Classification of ecological images and audio using machine learning

Mary Woodcock Kroble
Friday 10 June 2016
Date: 26 October 2016
Time: 2:00 pm - 3:00 pm

Speaker: Ian Durbach (University of Cape Town)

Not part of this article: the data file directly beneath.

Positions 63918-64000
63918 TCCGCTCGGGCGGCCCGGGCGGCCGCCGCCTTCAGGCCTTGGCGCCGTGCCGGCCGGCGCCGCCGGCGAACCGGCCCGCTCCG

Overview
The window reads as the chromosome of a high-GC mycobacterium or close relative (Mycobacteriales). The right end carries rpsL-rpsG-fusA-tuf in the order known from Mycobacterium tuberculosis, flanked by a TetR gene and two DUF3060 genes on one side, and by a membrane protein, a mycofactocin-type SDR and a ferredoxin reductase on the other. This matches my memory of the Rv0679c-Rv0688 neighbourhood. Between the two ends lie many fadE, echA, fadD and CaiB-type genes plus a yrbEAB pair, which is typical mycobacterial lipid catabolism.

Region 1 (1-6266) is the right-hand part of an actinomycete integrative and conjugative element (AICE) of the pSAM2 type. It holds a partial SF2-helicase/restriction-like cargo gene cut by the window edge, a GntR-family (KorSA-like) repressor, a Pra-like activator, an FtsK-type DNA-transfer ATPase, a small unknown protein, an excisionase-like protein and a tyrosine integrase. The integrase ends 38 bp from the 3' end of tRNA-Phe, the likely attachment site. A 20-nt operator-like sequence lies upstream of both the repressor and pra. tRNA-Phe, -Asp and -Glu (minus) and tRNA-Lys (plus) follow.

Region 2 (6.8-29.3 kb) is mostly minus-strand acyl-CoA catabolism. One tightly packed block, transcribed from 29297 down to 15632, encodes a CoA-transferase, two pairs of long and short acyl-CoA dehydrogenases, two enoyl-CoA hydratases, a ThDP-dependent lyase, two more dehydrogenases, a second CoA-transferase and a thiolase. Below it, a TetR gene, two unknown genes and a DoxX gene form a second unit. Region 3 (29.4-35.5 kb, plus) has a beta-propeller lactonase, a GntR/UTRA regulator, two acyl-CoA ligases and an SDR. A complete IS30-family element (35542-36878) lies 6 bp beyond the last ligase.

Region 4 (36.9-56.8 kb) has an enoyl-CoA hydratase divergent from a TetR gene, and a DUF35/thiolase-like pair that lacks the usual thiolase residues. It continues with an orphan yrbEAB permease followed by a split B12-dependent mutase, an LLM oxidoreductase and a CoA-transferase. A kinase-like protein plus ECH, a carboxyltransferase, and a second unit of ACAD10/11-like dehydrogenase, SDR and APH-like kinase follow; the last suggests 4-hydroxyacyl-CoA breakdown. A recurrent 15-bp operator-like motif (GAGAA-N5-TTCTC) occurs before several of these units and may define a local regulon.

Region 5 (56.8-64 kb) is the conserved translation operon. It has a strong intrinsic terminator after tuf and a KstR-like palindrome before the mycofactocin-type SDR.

Ecological studies often collect data in the form of images, audio, or video that must be classified into biologically meaningful categories like species, individuals within species, or behaviours. This can be done manually or with the assistance of models. Advances in machine learning, particularly in the area of neural networks, have greatly improved the accuracy with which many classification tasks can be carried out. This talk illustrates these methods using two applications where prediction, rather than inference or interpretability, is the focus, motivating a machine learning approach. The first uses images of otoliths – calcified structures found in the inner ear – to discriminate between different pelagic fish stocks. The second uses audio recordings to discriminate between individual field crickets of the same species (Plebeiogryllus guttiventris).

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